edit_permissions

Do the same for backupCluster directory. Now navigate down into the primaryCluster directory and create two new directories: staging and working. Click on the row for the staging directory and add Write permission for both Group and Others. Refresh the page and then navigate to /apps/falcon/primaryCluster to see the changes:

staging_working_folders

Repeat the same steps for backupCluster. Create two directories- staging and working and then assign Write permission in staging directory for Group and Others.

staging_working_folders_backup
<!—
First SSH into the Hortonworks Sandbox with the command:

ssh root@127.0.0.1 -p 2222

sshTerminal

The default password is hadoop. If you have changed it earlier, then enter the new one.

We need to create the directories on HDFS representing the two clusters that we are going to define, namely primaryCluster and backupCluster.

First, from the command line, check whether the Falcon server is running or not.
Switch the user to Falcon using:

su - falcon

Change the directory to your HDP version:

cd /usr/hdp/current/falcon-server

And run the below script to find the status of Falcon server:

./bin/falcon-status

Next, use hadoop fs -mkdir commands to create the directories /apps/falcon/primaryCluster and /apps/falcon/backupCluster on HDFS.

 hadoop fs -mkdir /apps/falcon/primaryCluster
 hadoop fs -mkdir /apps/falcon/backupCluster

create_hdfs_directory

Further create directories called staging inside each of the directories we created above:

 hadoop fs -mkdir /apps/falcon/primaryCluster/staging
 hadoop fs -mkdir /apps/falcon/backupCluster/staging

create_staging_directory

Next, create the working directories for primaryCluster and backupCluster:

 hadoop fs -mkdir /apps/falcon/primaryCluster/working
 hadoop fs -mkdir /apps/falcon/backupCluster/working

create_working_directory

Finally you need to set the proper permissions on the staging/working directories:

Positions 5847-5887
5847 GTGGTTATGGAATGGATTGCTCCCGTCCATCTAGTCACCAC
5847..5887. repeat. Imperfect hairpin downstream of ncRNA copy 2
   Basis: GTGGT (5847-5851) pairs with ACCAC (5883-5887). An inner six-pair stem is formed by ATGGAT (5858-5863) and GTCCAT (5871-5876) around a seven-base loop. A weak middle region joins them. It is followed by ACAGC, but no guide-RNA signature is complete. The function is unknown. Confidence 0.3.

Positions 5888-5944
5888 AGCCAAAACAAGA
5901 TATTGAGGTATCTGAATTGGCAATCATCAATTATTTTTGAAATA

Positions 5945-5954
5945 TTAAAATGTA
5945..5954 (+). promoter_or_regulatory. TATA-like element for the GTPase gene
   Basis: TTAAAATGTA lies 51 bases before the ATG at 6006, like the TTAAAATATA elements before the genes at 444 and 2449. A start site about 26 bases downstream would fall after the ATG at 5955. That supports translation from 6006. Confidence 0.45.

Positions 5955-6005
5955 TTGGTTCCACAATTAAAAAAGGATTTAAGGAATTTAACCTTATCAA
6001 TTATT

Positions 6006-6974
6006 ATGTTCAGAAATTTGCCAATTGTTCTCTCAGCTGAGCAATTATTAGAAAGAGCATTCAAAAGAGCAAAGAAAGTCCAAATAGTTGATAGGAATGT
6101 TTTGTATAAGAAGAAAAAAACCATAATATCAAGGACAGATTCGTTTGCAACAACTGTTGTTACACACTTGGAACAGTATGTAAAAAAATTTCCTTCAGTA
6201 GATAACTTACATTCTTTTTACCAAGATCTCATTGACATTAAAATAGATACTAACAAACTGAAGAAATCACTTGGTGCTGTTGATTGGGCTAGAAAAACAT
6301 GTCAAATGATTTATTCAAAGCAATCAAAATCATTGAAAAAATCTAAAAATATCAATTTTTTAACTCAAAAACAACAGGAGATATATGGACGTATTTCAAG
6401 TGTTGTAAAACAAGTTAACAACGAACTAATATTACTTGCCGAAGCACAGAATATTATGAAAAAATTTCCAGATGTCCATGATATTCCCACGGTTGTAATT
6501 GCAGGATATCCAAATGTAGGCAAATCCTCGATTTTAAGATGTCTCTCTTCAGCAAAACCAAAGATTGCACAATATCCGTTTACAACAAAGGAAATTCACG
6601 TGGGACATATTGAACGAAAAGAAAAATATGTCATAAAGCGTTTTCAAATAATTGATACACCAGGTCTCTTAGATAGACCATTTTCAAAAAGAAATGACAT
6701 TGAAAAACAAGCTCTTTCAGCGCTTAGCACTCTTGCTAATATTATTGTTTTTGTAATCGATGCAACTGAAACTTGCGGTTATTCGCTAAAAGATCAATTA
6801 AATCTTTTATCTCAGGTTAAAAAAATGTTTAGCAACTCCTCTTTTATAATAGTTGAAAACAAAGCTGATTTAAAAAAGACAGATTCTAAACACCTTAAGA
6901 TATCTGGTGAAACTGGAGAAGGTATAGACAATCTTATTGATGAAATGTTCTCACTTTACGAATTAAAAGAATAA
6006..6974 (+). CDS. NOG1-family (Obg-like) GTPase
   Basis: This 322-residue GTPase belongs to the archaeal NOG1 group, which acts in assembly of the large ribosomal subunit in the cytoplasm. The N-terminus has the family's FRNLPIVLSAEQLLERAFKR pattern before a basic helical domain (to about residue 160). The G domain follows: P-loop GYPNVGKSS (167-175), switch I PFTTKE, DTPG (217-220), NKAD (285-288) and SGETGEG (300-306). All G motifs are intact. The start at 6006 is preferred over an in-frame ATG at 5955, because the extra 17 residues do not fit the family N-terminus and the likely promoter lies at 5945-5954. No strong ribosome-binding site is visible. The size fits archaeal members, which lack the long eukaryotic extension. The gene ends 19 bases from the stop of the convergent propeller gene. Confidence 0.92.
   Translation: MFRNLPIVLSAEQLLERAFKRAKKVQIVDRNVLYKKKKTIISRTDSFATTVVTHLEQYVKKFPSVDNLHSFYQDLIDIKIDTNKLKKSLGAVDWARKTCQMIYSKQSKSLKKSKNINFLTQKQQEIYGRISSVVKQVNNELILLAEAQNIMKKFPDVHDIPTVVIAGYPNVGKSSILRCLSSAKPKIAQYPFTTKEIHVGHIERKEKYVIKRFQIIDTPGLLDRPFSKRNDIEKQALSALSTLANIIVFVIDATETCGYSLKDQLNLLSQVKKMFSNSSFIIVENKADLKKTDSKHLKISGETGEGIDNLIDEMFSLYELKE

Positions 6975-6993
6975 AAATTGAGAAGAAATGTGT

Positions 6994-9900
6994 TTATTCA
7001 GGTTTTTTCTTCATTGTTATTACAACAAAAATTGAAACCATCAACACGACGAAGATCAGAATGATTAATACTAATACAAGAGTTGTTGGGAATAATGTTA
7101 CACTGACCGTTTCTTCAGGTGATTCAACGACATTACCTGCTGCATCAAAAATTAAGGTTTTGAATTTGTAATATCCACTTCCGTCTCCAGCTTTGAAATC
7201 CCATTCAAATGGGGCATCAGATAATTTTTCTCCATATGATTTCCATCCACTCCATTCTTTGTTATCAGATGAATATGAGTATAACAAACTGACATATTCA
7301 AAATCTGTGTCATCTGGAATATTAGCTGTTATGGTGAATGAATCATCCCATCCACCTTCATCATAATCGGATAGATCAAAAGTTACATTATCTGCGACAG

hadoop fs -chmod 777 /apps/falcon/primaryCluster/staging
hadoop fs -chmod 755 /apps/falcon/primaryCluster/working
hadoop fs -chmod 777 /apps/falcon/backupCluster/staging
hadoop fs -chmod 755 /apps/falcon/backupCluster/working

–>

5. Creating Cluster Entities

Let’s open the Falcon Web UI. You can navigate to the Falcon Web UI directly on the browser. Type 127.0.0.1:15000. The Falcon UI is by default at port 15000. The default username is ambari-qa.
<!—
You can easily launch the Falcon Web UI from Ambari:
Navigate to the Falcon Summary page and click Quick Links>Falcon Web UI.

quickLinksFalconUI
–>

falcon_login_page

This UI allows us to create and manage the various entities like Cluster, Feed, Process and Mirror. Each of these entities are represented by an XML file that you either directly upload or generate by filling out the various fields.
You can also search for existing entities and then edit, change state, etc.

falcon_front_page

Let’s first create a couple of cluster entities. To create a cluster entity click on the Create dropdown,

select_cluster

Click Cluster on the top.

NOTE : If you want to create it from XML, skip the wizard section, and move on to the next one.

5.1 Creating primaryCluster Entity using Wizard

A cluster entity defines the default access points for various resources on the cluster as well as default working directories to be used by Falcon jobs.

To define a cluster entity, we must specify a unique name by which we can identify the cluster. In this tutorial, we use:

primaryCluster

Next enter a data center name or location of the cluster and a description for the cluster. The data center name can be used by Falcon to improve performance of jobs that run locally or across data centers. Mention primaryColo in Colo and this is primary cluster in description.